OK, so I don't have a calculator at my disposal; my number was originally incorrect when I did this, but I'm going to use my original number.1664

I'm going to do it as if it were 702, but again, the division and the's the process that is important, not the actual number here.1670

I'm going to use the original number that I got, which was 0.924 atmospheres.1680

That is the partial pressure of the nitrogen gas.1688

Well, PV=nRT; the partial pressure of the nitrogen gas, times the volume, equals the number of moles of nitrogen gas, times RT.1694

Rearrange: the number of moles of nitrogen gas equals the P of N2, times the V, over RT.1707

The pressure is 0.924 atmospheres, times...and we collected 27.8 milliliters, so we want to convert that to liters: .0278 liters; the gas constant is .08206, and our temperature is 25 degrees Celsius; which is 298 Kelvin.1716

Again, liter, Kelvin, atmosphere.1744

We end up with a number of moles that is equal to 0.00105 moles of nitrogen gas.1748

Well, 0.00105 moles of nitrogen gas, times 28 grams per mole (it's 28 because this is N2: nitrogen is 14, and 2 is 28)--we end up with 0.0294 grams of N2.1759

OK, mass percent equals 0.0294 grams, divided by the total number of grams, which was 0.225, in our compound; when we multiply by 100%: 13% nitrogen by mass.1785

There we go.1810

We converted the nitrogen in a compound to a gas--to nitrogen gas, to carbon dioxide gas, to water gas.1816

We took care of the carbon dioxide gas; therefore, now we have a mixture of nitrogen and water vapor.1827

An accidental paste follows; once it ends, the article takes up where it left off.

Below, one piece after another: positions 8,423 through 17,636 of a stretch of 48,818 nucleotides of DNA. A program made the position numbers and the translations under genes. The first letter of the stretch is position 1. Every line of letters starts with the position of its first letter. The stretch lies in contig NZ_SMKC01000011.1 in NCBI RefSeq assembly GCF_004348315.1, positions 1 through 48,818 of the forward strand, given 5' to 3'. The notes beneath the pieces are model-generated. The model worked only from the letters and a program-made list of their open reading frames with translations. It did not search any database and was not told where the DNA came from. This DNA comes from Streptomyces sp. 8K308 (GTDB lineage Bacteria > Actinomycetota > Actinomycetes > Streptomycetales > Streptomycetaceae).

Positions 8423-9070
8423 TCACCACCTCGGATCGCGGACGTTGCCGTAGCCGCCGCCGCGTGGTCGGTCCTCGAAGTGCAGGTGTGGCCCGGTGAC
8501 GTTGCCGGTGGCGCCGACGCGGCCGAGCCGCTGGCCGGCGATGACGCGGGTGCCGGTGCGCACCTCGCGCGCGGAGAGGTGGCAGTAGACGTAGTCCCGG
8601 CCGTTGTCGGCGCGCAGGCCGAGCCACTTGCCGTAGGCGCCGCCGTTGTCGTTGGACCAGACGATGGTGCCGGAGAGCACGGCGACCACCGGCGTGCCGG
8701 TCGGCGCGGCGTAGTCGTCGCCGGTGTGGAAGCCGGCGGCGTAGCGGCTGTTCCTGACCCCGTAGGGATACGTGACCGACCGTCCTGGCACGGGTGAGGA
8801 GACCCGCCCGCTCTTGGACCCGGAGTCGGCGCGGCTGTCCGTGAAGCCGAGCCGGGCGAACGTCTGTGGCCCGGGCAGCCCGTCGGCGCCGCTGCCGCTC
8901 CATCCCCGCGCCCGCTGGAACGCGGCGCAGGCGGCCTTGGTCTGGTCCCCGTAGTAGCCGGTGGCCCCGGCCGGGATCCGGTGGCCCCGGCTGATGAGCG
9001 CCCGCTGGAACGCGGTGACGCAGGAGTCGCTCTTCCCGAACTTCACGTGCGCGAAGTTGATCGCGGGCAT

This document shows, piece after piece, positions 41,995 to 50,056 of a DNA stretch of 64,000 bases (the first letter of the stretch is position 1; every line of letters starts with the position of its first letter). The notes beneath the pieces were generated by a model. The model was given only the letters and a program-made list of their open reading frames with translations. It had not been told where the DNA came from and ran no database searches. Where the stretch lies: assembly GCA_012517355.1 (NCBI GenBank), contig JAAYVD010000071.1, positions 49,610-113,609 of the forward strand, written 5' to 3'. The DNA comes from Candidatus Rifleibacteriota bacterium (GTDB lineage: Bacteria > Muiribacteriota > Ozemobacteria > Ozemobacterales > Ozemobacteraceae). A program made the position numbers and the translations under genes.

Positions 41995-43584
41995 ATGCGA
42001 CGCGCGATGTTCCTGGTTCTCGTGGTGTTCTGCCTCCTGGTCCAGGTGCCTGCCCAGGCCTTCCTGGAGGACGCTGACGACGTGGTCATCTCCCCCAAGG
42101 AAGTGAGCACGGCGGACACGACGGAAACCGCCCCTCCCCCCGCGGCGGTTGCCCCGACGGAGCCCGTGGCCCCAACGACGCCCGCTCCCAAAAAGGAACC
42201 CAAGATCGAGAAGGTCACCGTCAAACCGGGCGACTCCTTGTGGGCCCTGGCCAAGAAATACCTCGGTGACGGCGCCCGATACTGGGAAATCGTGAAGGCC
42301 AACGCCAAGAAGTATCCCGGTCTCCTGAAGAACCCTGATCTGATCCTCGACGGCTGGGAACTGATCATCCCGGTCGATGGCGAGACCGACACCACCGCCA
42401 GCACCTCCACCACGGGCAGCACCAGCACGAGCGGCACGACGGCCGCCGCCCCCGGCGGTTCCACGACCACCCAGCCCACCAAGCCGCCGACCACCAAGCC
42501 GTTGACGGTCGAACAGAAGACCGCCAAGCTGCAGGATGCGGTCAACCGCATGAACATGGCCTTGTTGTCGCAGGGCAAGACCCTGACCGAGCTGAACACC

We know, at a certain temperature, that the vapor pressure of water is a certain number; we can look that up in a chart, or we are given it in the problem.1834

We can find the partial pressure of nitrogen.1841

From the partial pressure of nitrogen, we use our one basic technique, which is the ideal gas law, to find the number of moles of nitrogen.1843

From the number of moles of nitrogen, we find the number of grams of nitrogen.1851

Take the number of grams of nitrogen; divide by the number of grams of the total compound; and that gives us a mass percent.1855

So, again, the problem is routine, in the sense that it is nothing you haven't done before.1861

You are doing the same problems over and over again.1867

But now, we are doing it in the context of gases, so the technique that we use is Dalton's law of partial pressures and the ideal gas law.1869

Everything is going to be a variation of that: if you sort of look at it that way globally, I think a lot of this will start to make more sense.1878

And again, we start with the chemistry; start with an equation; balance the equation; see if you can understand what is going on--let the problem wash over you.1886

There is nothing strange that is happening here; it is basic math.1896

It just needs to be arranged in a certain way.1899

OK, so that is Dalton's law of partial pressures, and a little bit of mole fraction, and things like that.1902

With that, I will say "Thank you" for joining us here at, and we'll see you next time--goodbye!1908